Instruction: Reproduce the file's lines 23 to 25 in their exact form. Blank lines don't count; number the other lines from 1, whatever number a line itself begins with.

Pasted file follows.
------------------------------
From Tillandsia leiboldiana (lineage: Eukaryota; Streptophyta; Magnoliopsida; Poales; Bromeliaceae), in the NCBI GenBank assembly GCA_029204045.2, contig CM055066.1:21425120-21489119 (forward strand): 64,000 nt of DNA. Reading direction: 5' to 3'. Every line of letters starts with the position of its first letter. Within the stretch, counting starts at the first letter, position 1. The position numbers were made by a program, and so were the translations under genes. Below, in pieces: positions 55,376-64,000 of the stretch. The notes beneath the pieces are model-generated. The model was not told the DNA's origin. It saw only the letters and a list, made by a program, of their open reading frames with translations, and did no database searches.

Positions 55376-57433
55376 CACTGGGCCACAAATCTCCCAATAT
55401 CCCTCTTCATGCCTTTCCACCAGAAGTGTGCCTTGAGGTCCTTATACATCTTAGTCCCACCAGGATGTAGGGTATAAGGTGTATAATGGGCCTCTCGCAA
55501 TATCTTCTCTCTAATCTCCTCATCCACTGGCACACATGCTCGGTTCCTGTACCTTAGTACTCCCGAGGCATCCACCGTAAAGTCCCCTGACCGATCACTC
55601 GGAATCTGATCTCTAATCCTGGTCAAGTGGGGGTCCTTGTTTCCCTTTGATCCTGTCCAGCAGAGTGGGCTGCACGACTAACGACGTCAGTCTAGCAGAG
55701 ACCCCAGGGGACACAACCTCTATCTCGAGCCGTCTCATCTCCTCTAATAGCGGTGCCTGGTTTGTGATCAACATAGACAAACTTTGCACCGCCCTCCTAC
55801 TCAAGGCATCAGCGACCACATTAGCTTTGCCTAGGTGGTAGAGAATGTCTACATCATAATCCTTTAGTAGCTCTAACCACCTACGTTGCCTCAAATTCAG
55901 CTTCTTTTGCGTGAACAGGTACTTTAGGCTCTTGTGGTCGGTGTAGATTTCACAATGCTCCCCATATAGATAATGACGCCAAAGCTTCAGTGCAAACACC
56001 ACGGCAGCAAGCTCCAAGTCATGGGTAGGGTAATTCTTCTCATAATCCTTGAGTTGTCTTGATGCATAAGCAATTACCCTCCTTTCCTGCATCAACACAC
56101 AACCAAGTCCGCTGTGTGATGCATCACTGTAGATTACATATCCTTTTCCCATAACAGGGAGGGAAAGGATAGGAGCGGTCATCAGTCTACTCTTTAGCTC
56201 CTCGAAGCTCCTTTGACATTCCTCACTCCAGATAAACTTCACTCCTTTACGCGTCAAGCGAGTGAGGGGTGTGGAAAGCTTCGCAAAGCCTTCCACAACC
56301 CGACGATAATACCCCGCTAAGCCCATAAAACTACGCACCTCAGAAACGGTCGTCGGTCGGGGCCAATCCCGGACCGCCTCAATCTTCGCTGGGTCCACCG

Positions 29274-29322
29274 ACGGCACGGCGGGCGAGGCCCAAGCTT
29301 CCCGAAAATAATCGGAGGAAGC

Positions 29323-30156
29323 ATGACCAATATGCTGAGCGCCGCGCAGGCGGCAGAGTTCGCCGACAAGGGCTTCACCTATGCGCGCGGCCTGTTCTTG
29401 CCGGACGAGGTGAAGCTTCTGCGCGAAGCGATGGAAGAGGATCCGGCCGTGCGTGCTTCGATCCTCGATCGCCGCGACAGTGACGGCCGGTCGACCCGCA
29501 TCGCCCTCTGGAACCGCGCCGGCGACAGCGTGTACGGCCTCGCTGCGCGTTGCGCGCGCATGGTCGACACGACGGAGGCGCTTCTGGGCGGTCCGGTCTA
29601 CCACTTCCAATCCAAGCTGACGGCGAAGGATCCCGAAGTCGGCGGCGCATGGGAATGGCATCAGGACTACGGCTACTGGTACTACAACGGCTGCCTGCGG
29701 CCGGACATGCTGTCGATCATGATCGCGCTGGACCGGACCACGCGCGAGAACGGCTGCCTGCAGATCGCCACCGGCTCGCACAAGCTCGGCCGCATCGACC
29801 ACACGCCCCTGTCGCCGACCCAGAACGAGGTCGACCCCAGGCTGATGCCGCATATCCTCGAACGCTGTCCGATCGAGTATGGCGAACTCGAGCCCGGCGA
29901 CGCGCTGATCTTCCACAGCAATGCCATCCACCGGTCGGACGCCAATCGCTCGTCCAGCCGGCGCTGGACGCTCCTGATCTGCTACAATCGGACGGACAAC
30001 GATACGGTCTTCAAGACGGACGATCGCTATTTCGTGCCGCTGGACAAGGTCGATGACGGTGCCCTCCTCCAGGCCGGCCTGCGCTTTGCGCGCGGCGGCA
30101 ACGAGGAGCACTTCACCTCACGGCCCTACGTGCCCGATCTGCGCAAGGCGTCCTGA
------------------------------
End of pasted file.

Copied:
29801 ACACGCCCCTGTCGCCGACCCAGAACGAGGTCGACCCCAGGCTGATGCCGCATATCCTCGAACGCTGTCCGATCGAGTATGGCGAACTCGAGCCCGGCGA
29901 CGCGCTGATCTTCCACAGCAATGCCATCCACCGGTCGGACGCCAATCGCTCGTCCAGCCGGCGCTGGACGCTCCTGATCTGCTACAATCGGACGGACAAC
30001 GATACGGTCTTCAAGACGGACGATCGCTATTTCGTGCCGCTGGACAAGGTCGATGACGGTGCCCTCCTCCAGGCCGGCCTGCGCTTTGCGCGCGGCGGCA